SI Vault
 
LETTER FROM THE PUBLISHER
Philip G. Howlett
September 01, 1980
After the first hour of a shooting session with Hugh Green, the University of Pittsburgh defensive end, and Orpheus, the 80-pound black panther who shares this week's cover with Green, Photographer Lane Stewart said to Green, "I'll tell you what. You let me know when you're really fed up and we'll try something else."
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September 01, 1980

Letter From The Publisher

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After the first hour of a shooting session with Hugh Green, the University of Pittsburgh defensive end, and Orpheus, the 80-pound black panther who shares this week's cover with Green, Photographer Lane Stewart said to Green, "I'll tell you what. You let me know when you're really fed up and we'll try something else."

"O.K., I'm fed up," Green said. "My shirt is torn in two places, my right ear has been tongued to death, and my hair is covered with a quart of saliva." Orpheus, a female who would have been more aptly named Eurydice, or even Thelma, was upset. She had begun stalking around her platform. Another day under the bright lights shouldn't have upset this eight-year veteran of the silver screen. In fact, spending a Friday afternoon in a quiet, air-conditioned Hollywood studio should have been a kick compared to her last couple of gigs: a role in The Island of Dr. Moreau and a record-album-cover session with the heavy-metal rock group Blackfoot. Nevertheless, in a display of panther pettishness, Orpheus had chased Green from the set and now was threatening to make the SI cover a solo act.

After an hour of clawing and nibbling by the four-foot-long cat, Green was ready to pack up and go home.

Stewart sat down on his ladder, removed his glasses and pondered the quandary. His male lead, an All-America who had dished out his share of punishment during three years of college football, was letting Orpheus take the line of scrimmage away from him. And the female co-star had refused to face the camera whenever she consented to have Green share the frame with her at all.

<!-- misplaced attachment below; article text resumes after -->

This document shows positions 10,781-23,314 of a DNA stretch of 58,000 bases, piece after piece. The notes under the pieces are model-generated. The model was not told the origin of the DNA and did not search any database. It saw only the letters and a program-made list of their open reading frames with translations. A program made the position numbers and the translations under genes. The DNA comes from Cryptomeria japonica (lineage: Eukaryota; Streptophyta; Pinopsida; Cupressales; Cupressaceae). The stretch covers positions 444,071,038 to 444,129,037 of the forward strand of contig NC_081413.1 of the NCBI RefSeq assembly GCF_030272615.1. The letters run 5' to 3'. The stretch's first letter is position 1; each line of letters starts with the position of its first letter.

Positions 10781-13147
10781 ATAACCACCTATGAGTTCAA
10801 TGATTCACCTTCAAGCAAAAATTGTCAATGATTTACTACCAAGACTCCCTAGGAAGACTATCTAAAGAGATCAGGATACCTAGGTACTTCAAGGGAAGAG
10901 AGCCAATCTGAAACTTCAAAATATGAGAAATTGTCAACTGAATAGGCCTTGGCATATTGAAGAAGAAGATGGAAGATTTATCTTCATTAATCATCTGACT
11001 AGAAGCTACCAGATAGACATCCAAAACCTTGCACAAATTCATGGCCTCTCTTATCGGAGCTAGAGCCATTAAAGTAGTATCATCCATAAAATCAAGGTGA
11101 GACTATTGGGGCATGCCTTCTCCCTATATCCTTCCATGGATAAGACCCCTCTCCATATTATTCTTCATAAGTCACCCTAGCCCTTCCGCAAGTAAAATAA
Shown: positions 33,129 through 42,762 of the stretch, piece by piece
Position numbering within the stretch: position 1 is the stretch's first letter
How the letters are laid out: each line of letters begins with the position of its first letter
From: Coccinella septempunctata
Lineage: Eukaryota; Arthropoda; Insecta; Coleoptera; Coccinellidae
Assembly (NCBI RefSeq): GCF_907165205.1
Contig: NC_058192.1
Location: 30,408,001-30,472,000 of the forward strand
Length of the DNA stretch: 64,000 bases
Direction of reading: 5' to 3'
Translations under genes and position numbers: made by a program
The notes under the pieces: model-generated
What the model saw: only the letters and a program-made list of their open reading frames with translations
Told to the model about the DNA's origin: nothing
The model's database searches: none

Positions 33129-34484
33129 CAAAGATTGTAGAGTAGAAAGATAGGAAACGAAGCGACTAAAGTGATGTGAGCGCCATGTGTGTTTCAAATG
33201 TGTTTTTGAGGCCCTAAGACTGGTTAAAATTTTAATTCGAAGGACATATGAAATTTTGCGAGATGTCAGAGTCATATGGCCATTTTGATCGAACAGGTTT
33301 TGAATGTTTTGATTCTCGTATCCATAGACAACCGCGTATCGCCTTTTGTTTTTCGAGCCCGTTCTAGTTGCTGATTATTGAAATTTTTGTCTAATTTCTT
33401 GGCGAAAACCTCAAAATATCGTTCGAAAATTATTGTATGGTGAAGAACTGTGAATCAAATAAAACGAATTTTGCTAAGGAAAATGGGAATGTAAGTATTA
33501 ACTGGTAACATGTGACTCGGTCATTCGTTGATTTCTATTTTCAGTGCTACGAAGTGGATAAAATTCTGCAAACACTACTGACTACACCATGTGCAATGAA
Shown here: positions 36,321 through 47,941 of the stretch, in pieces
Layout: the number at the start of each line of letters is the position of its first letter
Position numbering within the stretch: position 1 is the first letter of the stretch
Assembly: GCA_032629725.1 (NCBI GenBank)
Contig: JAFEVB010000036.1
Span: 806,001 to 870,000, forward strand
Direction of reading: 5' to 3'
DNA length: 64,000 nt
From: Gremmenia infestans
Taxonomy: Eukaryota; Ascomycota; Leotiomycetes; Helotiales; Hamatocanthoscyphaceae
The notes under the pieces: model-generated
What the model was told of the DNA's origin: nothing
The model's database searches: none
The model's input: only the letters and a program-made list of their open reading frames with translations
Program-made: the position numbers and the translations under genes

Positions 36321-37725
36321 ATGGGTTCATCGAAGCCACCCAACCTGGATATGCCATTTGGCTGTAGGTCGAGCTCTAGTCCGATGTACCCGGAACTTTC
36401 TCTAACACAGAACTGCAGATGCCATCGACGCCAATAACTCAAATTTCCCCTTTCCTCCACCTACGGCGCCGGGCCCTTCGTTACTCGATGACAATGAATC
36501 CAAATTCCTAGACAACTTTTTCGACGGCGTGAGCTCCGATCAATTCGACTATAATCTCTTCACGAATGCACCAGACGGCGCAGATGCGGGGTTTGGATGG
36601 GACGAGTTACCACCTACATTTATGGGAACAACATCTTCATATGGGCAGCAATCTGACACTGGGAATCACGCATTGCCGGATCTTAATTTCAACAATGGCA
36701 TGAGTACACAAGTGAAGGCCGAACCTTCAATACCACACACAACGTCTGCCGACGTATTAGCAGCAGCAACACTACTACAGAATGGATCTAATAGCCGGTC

"This is terrific," Stewart said. "The carpenter built a platform with matching staircase so the cat wouldn't stub her paw; the studio was rented from a photographer who would be out of town this week so we would be sure of peace and quiet; Orphy was hand-picked from Gentle Jungle of Hollywood's Affection Training School, where her mother and father were members of the Screen Animal Actors Guild; and now the cat is turning into Gloria Swanson."

"Don't be alarmed," said Jim Pickerell, Orpheus' handler, to the beleaguered Green. "Those are just love taps. If she wanted to, she'd take your head off before you could move. So relax. Orphy is tame."

Reassured, Green took his place back on the set, at which point Orpheus decided it was time for a catnap. Attempting to rouse her so he could get the session going again—and get out of there—Green massaged her paws, her neck, her nose. He picked her up and tickled her stomach. One trainer gave her leash a tug. Pickerell waved a red hat in front of her eyes. Nothing.

Finally, one of the photo assistants flipped his keys and some loose change into a metal bucket and then slammed the whole business against a cement wall. Slowly Orpheus opened one yellow eye.

A second later there was jubilation. Orphy had opened her other eye, faced the camera and flashed her choppers. Camera! Action!

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